Campaign in Crisis Mode (by Charles Baxter)
While my assignment was to write about Minnesota’s important Senate race, I think there’s more to be learned right now from the far closer contest in Minnesota’s Sixth Congressional District, which borders Minneapolis-St. Paul to the east, north and west. The race, between Michele Bachmann, the Republican, and Patty Wetterling, the Democrat, has revealed a Bush-era national trend now visible locally.
*
Terrorism has infected every subject and every discussion, even locally. Alarmism has become so ubiquitous in discussions of Iraq, the decline of the family and financing for Social Security and education that polarization is assured. Extremity, after all, is more newsworthy than good sense.

This outlook has the effect of trivializing most local issues — who cares about farm-price supports when radical Muslims want to make Stillwater part of the caliphate? And it ensures that the volume will always be turned up to 11 — at least until everybody begins to suffer crisis fatigue and tries to calm down.

Newt Gingrich

November 2, 1974

Divided GOP in Georgia Facing a Rout on Tuesday
In another House race, however, Republicans may be able to take some comfort. In the state's Sixth District, suburban Atlanta, the 10-term Democratic mainstay who ran unopposed in 1972, faces a strong challenge from a 31-year-old history professor, Newt Gingrich. Although Mr. Flynt is favored, he is facing some difficulty because he is now running in a redrawn district in which his strength has not yet been tested.

[Note: Gingrich narrowly lost.]

Rick Perry

November 8, 1990

Farm Chief's Foe Has the Last Laugh
The Texas Agriculture Commissioner with the Borscht Belt sense of humor is out. Jim Hightower, a two-term incumbent known as an advocate of enlightened farming as well as one of the funniest figures in American politics, was defeated Tuesday by Rick Perry, a 40-year-old rancher and farmer.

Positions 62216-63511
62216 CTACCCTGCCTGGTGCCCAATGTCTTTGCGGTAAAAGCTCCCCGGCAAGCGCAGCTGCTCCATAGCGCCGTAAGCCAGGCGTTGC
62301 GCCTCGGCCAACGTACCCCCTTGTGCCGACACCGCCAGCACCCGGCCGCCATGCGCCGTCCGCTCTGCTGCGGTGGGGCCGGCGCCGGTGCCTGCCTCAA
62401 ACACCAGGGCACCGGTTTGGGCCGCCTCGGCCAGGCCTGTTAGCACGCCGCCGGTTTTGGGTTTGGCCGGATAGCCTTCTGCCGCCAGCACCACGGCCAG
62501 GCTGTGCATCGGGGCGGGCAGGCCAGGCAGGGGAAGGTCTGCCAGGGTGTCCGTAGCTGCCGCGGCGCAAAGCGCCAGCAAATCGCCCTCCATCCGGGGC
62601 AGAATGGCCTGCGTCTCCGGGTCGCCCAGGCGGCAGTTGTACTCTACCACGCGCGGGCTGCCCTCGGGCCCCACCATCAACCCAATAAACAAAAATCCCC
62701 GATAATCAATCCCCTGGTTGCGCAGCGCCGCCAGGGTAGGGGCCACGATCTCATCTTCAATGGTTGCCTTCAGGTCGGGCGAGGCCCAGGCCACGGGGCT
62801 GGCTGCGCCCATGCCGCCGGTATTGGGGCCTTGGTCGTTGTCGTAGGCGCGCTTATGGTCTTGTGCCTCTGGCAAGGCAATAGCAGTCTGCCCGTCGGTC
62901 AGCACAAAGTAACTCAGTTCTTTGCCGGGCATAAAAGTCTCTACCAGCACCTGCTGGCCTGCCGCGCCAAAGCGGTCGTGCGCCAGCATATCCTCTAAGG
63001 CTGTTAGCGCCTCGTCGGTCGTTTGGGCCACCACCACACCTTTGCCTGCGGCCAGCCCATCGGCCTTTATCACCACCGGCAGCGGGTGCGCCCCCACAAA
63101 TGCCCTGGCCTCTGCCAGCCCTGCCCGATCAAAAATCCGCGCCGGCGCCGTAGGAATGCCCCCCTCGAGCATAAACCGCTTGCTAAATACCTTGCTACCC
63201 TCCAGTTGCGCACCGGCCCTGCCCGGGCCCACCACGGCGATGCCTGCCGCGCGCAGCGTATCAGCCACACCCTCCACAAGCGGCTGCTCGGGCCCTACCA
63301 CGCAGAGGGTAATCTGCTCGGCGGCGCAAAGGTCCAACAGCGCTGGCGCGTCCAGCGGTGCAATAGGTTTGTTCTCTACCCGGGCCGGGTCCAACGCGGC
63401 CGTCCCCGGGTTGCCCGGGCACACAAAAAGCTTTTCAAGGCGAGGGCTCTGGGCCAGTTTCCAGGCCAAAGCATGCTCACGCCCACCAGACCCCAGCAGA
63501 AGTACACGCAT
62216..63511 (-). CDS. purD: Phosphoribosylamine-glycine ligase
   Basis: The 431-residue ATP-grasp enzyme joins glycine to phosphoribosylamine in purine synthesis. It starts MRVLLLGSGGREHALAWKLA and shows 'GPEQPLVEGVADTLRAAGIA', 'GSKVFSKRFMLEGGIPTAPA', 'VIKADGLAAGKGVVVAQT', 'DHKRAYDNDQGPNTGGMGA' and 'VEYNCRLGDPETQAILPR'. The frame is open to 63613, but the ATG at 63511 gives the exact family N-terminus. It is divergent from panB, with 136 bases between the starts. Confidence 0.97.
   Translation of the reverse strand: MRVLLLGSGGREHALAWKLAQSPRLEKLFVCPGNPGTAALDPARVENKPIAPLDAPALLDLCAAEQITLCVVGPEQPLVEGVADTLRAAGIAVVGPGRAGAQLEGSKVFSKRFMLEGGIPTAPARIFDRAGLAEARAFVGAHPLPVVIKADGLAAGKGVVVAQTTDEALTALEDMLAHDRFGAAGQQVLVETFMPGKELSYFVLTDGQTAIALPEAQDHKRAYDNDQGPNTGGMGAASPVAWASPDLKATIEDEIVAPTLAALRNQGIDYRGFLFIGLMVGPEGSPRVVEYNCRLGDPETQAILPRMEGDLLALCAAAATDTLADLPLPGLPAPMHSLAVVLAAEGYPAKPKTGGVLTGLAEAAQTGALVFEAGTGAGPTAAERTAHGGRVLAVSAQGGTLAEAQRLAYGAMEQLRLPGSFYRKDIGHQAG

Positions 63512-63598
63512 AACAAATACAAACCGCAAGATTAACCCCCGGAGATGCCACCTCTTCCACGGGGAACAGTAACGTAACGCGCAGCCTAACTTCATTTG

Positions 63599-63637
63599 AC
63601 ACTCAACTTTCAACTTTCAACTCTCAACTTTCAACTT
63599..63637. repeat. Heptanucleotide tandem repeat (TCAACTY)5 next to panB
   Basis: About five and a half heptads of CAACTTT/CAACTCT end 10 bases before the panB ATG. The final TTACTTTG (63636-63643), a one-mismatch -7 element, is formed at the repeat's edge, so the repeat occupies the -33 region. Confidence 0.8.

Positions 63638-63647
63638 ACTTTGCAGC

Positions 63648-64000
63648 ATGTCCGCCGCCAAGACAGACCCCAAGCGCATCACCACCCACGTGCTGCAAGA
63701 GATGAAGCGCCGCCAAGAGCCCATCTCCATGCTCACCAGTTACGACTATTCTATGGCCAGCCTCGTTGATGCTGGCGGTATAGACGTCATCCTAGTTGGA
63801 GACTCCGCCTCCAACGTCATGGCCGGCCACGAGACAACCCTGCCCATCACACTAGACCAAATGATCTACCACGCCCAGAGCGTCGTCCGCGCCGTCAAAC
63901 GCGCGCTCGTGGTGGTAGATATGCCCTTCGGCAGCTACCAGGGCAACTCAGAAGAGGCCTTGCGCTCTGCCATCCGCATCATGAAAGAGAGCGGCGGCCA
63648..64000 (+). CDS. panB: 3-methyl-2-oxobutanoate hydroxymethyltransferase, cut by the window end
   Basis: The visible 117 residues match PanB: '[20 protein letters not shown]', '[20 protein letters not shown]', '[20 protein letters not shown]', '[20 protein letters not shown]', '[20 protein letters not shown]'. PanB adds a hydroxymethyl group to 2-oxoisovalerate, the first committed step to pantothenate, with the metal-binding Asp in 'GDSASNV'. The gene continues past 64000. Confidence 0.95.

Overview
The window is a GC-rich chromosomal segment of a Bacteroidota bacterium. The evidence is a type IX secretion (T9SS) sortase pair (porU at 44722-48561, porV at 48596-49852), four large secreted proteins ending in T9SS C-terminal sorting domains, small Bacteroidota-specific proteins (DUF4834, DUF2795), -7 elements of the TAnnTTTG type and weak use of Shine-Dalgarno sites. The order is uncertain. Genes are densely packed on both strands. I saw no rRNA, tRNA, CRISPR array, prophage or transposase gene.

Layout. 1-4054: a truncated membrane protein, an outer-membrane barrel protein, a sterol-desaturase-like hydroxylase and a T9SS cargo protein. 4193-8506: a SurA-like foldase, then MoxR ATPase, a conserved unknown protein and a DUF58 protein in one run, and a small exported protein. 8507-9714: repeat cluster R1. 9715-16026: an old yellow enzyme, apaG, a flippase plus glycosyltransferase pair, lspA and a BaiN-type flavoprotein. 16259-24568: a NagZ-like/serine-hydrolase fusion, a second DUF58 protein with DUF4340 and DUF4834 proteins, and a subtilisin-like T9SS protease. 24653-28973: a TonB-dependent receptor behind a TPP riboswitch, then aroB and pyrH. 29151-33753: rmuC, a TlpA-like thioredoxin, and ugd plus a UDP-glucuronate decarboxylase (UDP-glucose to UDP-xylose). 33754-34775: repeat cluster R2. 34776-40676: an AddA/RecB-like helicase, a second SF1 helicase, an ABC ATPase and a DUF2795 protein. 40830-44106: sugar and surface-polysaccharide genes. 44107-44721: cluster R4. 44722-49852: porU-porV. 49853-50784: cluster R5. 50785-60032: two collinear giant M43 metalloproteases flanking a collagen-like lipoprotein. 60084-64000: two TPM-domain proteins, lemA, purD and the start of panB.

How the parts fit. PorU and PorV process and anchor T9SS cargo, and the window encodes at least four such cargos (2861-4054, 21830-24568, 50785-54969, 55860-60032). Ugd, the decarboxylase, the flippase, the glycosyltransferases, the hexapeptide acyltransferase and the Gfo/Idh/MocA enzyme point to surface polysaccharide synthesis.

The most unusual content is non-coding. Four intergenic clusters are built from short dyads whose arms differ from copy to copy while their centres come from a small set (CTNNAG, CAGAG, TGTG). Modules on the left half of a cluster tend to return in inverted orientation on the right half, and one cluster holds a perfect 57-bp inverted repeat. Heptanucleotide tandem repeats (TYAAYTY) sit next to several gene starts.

*
Katie Dickie, Mr. Perry's press secretary, said today that her candidate "took a lot of angry farmers, banded them together, raised money in places like Garden City, Sterling City, the small places all across Texas, East Texas and West Texas."

She added, "Rick wants to refocus the department on mainstream agriculture."

Jon M. Huntsman, Jr.

July 22, 1998

Nova of Canada to Purchase Huntsman Styrene Business
The Nova Corporation of Canada will acquire the bulk of the styrene operations of the Huntsman Corporation for $860 million (United States) in cash and preferred stock, the companies announced yesterday.
*
For Huntsman, of Salt Lake City, the largest privately held chemical company in the United States, the deal represents a chance to pay down debt and to increase funds to homeless shelters and other charities that its ownership family has long supported.

In particular, it will let Huntsman funnel more than $100 million into research on genetic predispositions to cancer. Jon M. Huntsman [the candidate's father], the company's chairman, lost both his parents to cancer and has had two bouts with the disease himself.
*
Under the terms of yesterday's deal, Huntsman will receive $625 million in cash, and $235 million of nonvoting preferred shares, which can be converted to a maximum of 10 million common shares of Nova stock in two years. Nova will also assume $60 million of Huntsman's debt. After the deal, Huntsman will become Nova's largest shareholder.

Mr. Huntsman expects the two companies to combine some purchasing operations and to seek ways to combine product lines and operations. His son, Jon M. Hunstman Jr., will sit on Nova's board.

More First Mentions Worth Mentioning...

Greatest Hits of 2007 (Walkman, Email, Jerry Seinfeld and more)
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Greatest Hits of 2008 (Princess Diana, Personal Computer, John McCain and more)
*
See all the previous installments of The First Time News Was Fit To Print
*
November 3, 2007: Appearance on NPR Weekend Edition Saturday

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10 Headlines from 9/11/01
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We spent the summer of 2001 chastising Gary Condit, mourning Mr. Belvedere, and pardoning Microsoft. But on the second Tuesday of September, a mere twenty months after widespread wisecracks about the world ending on Y2K, it felt like the world did. I've been reading through the online archives of The New York Times from September 11, 2001, to see what was in the news the morning of the attacks. Here are some of the headlines: